Now: The Rocker (2008)
Then: This is Spinal Tap (1984)
Band on the Rise
In The Rocker, Rainn Wilson plays a drummer booted from his own heavy-metal band, Vesuvius, just before they hit it big; decades later, his nephew’s need for a drummer puts him, unexpectedly, back in the limelight. In This is Spinal Tap , a heavy-metal band’s fading fortunes are captured by the unblinking eye of a documentary camera. What do these rock-mocking comedies have in common? And, more importantly, is teased hair still funny?
In The Rocker, Wilson’s Robert “Fish” Fishman is a washed-up mess given a second chance, when his nephew’s band, A.D.D., becomes an overnight sensation after a semi-nude rehearsal session ends up on YouTube. The flash-in-the-pan gimmick gets them notice, and they find their fanbase growing larger and larger. In Spinal Tap, a legendary metal band is captured on the downslide, with founding members Nigel Tufnel (Christopher Guest) David St. Hubbins (Michael McKean) and Derek Smalls (Harry Shearer) playing smaller and smaller venues on a tour in which one venue gives them second-billing after a puppet show. The Rocker‘s rise to success puts it ahead in the feel-good department, but, frankly, failure’s always funnier, and Spinal Tap‘s tour is hilariously horrible.
“What’s Wrong with Being Sexy?”
The Rocker provides one thing Spinal Tap
doesn’t — a rock world where women are more than just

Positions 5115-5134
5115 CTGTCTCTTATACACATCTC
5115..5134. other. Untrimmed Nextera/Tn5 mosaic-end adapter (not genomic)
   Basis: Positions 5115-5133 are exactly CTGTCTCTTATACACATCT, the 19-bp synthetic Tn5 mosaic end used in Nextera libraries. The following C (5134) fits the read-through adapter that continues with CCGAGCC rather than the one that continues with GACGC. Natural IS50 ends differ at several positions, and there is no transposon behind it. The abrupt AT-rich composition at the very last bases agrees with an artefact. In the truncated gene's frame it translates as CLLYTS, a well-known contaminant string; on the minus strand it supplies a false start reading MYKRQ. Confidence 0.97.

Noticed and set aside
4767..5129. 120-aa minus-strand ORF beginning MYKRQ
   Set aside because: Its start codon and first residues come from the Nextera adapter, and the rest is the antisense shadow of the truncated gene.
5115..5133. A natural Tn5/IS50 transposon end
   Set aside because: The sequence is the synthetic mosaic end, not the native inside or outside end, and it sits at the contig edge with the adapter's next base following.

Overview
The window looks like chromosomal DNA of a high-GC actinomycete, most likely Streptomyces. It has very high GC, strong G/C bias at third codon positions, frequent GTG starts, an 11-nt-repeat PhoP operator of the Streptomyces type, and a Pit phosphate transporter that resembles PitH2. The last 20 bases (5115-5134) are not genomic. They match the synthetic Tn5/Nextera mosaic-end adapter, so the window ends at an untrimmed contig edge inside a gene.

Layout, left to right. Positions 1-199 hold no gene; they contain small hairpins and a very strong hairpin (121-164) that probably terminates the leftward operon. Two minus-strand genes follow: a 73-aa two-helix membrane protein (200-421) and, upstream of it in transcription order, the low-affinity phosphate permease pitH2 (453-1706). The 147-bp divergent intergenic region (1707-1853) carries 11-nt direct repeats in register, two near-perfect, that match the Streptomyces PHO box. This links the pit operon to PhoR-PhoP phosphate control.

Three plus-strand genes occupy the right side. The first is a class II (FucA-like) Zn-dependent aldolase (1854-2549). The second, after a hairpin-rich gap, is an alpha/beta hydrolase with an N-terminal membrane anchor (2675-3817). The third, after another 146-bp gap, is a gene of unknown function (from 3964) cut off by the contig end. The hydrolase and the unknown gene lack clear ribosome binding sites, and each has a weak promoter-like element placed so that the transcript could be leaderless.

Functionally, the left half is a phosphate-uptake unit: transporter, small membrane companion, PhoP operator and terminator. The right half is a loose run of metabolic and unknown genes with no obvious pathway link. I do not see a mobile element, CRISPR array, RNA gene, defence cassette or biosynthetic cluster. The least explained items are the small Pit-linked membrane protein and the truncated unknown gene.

groupies. Emma Stone’s bassist is a vital part of A.D.D. and Christina
Applegate, playing the mom of A.D.D.’s singer-songwriter Teddy Geiger, notes
that she used to play guitar in a band in her youth. In Spinal Tap, the female
characters are either screeching harpies (Fran Drescher’s P.R. maven Bobbi
Flekman) or hangers-on. You could argue that Spinal Tap‘s mocking the sexism of heavy metal… but then again, it doesn’t do much to refute it, either; The Rocker‘s more
modern sense of gender politics is a lot easier to take than
Spinal Tap‘s merry misogyny.
Rocking and Mocking
The Rocker and This is Spinal Tap both get their biggest laughs poking fun at the
world of rock. In The Rocker, we learn Fish’s old band, Vesuvius, have devolved into staggering, boozy, English-accented (despite being from Cleveland) dinosaurs
who lip-sync in concert. But while Vesuvius evoke big-hair, big-riff bands from
Poison to Bon Jovi, Spinal Tap gets in very sharp, specific jabs at everything
from Led Zepplin’s pretensions to Whitesnake’s album covers. The Rocker gets a
few laughs at the idea of rock excess, but Spinal Tap flays heavy metal’s
delusions of grandeur to the bone.
Wilson’s gradual realization that he has to change his
ways makes The Rocker more heartwarming, but Spinal Tap has no interest in
warming our hearts whatsoever: McKean, Guest and Shearer start stupid and
stay that way. The Rocker has its
heart in a good place, but — thankfully — the actor-writers of Spinal Tap
never worried about us liking the characters, just laughing at them.